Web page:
In Psoriatic Arthritis, Traditional Therapies May Improve Persistence with Novel Biologic Therapies

Methotrexate, a traditional disease-modifying antirheumatic drug, may enhance the likelihood of therapeutic persistence with novel biologic agents.

Methotrexate, a traditional disease-modifying antirheumatic drug, may enhance the likelihood of therapeutic persistence with novel biologic agents.

The use of traditional disease-modifying antirheumatic drugs with biologic agents was found to offer improved persistence compared with novel biologic therapies used alone for the treatment of psoriatic arthritis, according to the results of a recent study.

In a registry study of patients with psoriatic arthritis by Bente Glintborg and colleagues at the Department of Rheumatology in Glostrup Hospital, in Copenhagen, Denmark, investigators attempted to determine the typical dosage regimens, dosage escalation patterns, and resulting clinical outcome in patients using tumor necrosis factor (TNF) inhibitors for psoriatic arthritis.1

To accomplish the study, researchers made use of 2 registries: the nationwide Danish Rheumatologic Database (DANBIO), and the Center for Rheumatology Research (ICEBIO) Icelandic patient registry database.1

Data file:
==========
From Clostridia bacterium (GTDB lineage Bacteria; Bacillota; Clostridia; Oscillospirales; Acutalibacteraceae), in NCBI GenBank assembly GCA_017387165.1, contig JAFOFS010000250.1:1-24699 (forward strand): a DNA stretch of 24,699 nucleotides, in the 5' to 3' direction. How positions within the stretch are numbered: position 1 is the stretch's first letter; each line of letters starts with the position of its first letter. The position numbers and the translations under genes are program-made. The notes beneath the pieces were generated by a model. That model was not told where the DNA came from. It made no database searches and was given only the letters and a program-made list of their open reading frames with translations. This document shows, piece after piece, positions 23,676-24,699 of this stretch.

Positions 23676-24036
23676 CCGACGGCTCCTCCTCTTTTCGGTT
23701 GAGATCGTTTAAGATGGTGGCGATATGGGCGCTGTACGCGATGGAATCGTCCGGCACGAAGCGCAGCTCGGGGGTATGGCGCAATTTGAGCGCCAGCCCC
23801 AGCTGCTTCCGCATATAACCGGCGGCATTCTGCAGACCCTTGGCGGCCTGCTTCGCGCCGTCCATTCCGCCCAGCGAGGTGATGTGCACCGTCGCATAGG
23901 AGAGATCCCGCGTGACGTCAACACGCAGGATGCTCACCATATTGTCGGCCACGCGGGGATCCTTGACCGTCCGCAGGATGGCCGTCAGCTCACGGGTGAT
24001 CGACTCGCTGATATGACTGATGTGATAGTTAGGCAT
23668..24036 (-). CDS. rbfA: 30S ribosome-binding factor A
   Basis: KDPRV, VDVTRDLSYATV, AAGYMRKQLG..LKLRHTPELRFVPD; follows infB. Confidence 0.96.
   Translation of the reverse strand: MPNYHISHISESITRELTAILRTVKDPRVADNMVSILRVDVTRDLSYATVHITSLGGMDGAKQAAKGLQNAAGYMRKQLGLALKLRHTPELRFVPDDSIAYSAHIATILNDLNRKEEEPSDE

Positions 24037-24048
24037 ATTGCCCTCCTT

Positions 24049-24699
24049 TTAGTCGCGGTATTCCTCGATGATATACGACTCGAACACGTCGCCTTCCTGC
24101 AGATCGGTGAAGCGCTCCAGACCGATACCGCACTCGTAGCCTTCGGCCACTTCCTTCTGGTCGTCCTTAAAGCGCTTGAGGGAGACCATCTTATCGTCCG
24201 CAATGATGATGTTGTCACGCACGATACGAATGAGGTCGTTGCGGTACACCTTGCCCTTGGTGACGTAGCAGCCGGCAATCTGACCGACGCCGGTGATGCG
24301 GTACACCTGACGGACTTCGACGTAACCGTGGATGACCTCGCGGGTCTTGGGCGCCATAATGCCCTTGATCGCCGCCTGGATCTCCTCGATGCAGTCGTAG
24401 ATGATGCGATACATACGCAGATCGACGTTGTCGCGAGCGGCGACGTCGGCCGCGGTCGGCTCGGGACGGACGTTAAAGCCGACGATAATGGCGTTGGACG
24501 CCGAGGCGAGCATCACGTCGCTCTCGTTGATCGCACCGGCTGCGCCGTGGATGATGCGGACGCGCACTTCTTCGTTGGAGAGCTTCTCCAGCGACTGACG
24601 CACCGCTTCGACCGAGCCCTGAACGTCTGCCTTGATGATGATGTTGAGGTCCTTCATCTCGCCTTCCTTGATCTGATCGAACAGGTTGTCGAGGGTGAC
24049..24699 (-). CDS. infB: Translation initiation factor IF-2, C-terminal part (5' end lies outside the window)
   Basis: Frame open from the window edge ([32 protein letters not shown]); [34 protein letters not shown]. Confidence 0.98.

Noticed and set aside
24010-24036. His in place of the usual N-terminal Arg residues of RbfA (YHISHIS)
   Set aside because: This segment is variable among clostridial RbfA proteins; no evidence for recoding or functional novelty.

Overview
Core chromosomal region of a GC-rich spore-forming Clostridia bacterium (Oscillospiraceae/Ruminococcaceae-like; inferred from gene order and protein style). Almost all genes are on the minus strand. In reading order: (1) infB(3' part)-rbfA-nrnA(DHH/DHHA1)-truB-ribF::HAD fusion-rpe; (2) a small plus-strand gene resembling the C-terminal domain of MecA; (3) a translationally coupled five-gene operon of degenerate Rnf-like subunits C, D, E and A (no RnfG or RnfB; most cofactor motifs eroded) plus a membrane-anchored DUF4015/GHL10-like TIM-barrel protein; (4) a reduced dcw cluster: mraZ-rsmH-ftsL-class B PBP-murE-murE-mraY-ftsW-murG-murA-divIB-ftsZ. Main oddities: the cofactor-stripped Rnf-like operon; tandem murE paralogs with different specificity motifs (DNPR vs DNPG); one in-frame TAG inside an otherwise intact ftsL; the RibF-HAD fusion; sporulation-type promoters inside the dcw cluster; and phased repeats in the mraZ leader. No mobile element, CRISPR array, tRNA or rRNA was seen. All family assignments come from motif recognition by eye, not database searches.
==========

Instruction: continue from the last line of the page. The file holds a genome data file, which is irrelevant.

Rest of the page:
To assess differences between treatment groups and to detect differences in the treatment of varying types of patients, each patient was stratified by several prespecified characteristics, such as the patient's country of origin and the dosage of infliximab used (on a mg/kg basis). Clinical outcomes were assessed based on the percentages of patients acheiving a ≥20%, ≥50%, or ≥70% improvement on the American College of Rheumatology arthritis severity score. Responses were measured at 6 months and at 12 months.1

Of 462 patients included in the study, the majority were Danish (n = 376) and the remainder were Icelandic (n = 86). The dose of infliximab used was not associated with improved response or better persistence with therapy over the 1-year trial. Use of methotrexate in combination with infliximab predicted a greater likelihood of drug persistence. Patients receiving methotrexate were significantly more likely to continue using infliximab over the course of the 1-year registry study (P = .009).1

Methotrexate has been a mainstay of therapy for psoriatic arthritis and has been shown to reduce the production of excess dead skin cells through suppression of the immune system. Although side effects may include elevated liver enzyme levels, use of methotrexate with biologic therapies may benefit patients with psoriatic arthritis.2 As the results of this trial demonstrate, the use of methotrexate may improve persistence of therapy with TNF inhibitors, and optimizing therapy with this traditional disease-modifying antirheumatic drug may be associated with improved persistence with novel biologic therapies.

References:

  • Glintborg B, Gudbjornsson B, Steen Krogh N, et al. Impact of different infliximab dose regimens on treatment response and drug survival in 462 patients with psoriatic arthritis: results from the nationwide registries DANBIO and ICEBIO [published online June 17, 2014]. Rheumatology (Oxford).
  • Gladman DD, Rictchlin C. Psoriatic arthritis overview. UpToDate.com. Accessed July 2014.